• Public Event

    Dr. Syaru Shirley Lin discusses Taiwan's economic policy towards mainland China and her new book Taiwan's China Dilemma. 

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    In an on-the-record teleconference moderated by NCUSCR President Stephen A. Orlins, the two discuss the outcome of the election, its significance for cross-Strait relations, and likely impact on U.S. relations with both Taiwan and the mainland. 

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    The new book, Challenge to China, by Jerome A. Cohen and Margaret K Lewis, draws attention to an underappreciated aspect of legal reforms in Taiwan and asks how Taiwan’s experience might be relevant to its neighbor across the Taiwan Strait. 

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    At a National Committee program on Monday, March 18 Richard Bush, a senior fellow at Brookings, discussed his new book at Dorsey & Whitney in New York City.

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    Leading Taiwan scholar Dr. Shelley Rigger discussed her new book, Why Taiwan Matters (Rowman & Littlefield, 2011), at a Jones Day program on January 18, 2012.

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    The National Committee welcomed Dr. Lai Shin-yuan, minister of Taiwan’s Mainland Affairs Council, for a roundtable discussion on July 13. Dr. Lai previously served as a National Security Council advisor in Chen Shui-bian’s administration and a legislator representing the Taiwan Solidarity Union party from 2005 to 2008. President Ma Ying-jeou crossed party lines to ask Dr.

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    The National Committee convened a conference call program for its members on the morning of March 24, to discuss the outcome of the March 22 Taiwan presidential election. While the election of KMT candidate Ma Ying-jeou was not a surprise, his large margin of victory was. The KMT, with its control of the Executive Yuan and Legislative Yuan, as well as many local governments, is now in a strong position to implement its agenda.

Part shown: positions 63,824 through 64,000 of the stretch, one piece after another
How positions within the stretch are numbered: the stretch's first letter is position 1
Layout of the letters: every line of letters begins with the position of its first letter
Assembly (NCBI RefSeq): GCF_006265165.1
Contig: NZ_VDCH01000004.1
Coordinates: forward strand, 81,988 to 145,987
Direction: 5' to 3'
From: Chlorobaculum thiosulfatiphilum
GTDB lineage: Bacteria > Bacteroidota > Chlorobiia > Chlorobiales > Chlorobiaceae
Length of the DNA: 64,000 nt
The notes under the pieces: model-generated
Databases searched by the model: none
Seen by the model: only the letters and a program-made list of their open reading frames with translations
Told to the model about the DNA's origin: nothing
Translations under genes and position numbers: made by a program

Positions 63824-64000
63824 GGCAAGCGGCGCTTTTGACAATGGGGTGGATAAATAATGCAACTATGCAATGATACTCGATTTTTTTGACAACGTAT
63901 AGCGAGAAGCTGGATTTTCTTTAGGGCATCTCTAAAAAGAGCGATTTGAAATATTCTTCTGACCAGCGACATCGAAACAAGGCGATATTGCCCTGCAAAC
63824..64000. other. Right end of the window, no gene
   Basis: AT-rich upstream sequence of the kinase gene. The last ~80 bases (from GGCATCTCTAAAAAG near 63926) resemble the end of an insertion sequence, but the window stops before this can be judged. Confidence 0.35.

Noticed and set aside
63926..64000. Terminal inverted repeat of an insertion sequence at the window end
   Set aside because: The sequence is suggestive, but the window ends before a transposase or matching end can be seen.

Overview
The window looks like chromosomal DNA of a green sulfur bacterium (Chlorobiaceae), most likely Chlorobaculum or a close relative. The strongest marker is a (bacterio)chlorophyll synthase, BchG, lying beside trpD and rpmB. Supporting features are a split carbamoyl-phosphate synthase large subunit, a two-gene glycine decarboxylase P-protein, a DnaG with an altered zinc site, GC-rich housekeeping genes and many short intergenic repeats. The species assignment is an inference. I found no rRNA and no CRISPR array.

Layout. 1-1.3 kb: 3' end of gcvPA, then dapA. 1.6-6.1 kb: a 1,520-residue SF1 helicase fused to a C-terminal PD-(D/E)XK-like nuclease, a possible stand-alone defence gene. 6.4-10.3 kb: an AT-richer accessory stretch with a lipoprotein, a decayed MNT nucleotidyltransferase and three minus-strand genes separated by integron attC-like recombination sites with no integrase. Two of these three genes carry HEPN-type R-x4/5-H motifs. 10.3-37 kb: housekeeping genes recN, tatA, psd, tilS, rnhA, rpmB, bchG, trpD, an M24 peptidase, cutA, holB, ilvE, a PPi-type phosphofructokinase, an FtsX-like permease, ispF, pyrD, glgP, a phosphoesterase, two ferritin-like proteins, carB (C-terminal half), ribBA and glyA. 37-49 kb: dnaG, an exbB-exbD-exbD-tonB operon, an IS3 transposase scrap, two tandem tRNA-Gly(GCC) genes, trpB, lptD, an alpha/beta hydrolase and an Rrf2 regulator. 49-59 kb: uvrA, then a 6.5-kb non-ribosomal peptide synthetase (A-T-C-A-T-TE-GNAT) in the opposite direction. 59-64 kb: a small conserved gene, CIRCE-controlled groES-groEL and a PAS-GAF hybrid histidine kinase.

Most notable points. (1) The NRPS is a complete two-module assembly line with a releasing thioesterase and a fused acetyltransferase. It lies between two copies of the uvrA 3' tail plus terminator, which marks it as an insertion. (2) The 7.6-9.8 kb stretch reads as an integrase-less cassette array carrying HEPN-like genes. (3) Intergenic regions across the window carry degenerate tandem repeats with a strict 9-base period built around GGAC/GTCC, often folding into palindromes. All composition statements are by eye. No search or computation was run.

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    At this program, Professor Wang Jisi, dean, School of International Studies, Peking University, reprised one of the themes raised in his 2005 Foreign Affairs article, “China’s Search for Stability with America,” (see the Sept/Oct 2005 Foreign Affairs issue) and focused on areas where Chinese and American interests converge and diverge in Asia.

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    On April 20, 2006, the National Committee co-hosted a dinner in Washington, DC in honor of Hu Jintao, president of the People’s Republic of China. This provided the occasion for President Hu’s only public address in Washington, DC. In his remarks, President Hu noted that U.S.-China relations have grown beyond the bilateral context and have become increasingly global in importance.

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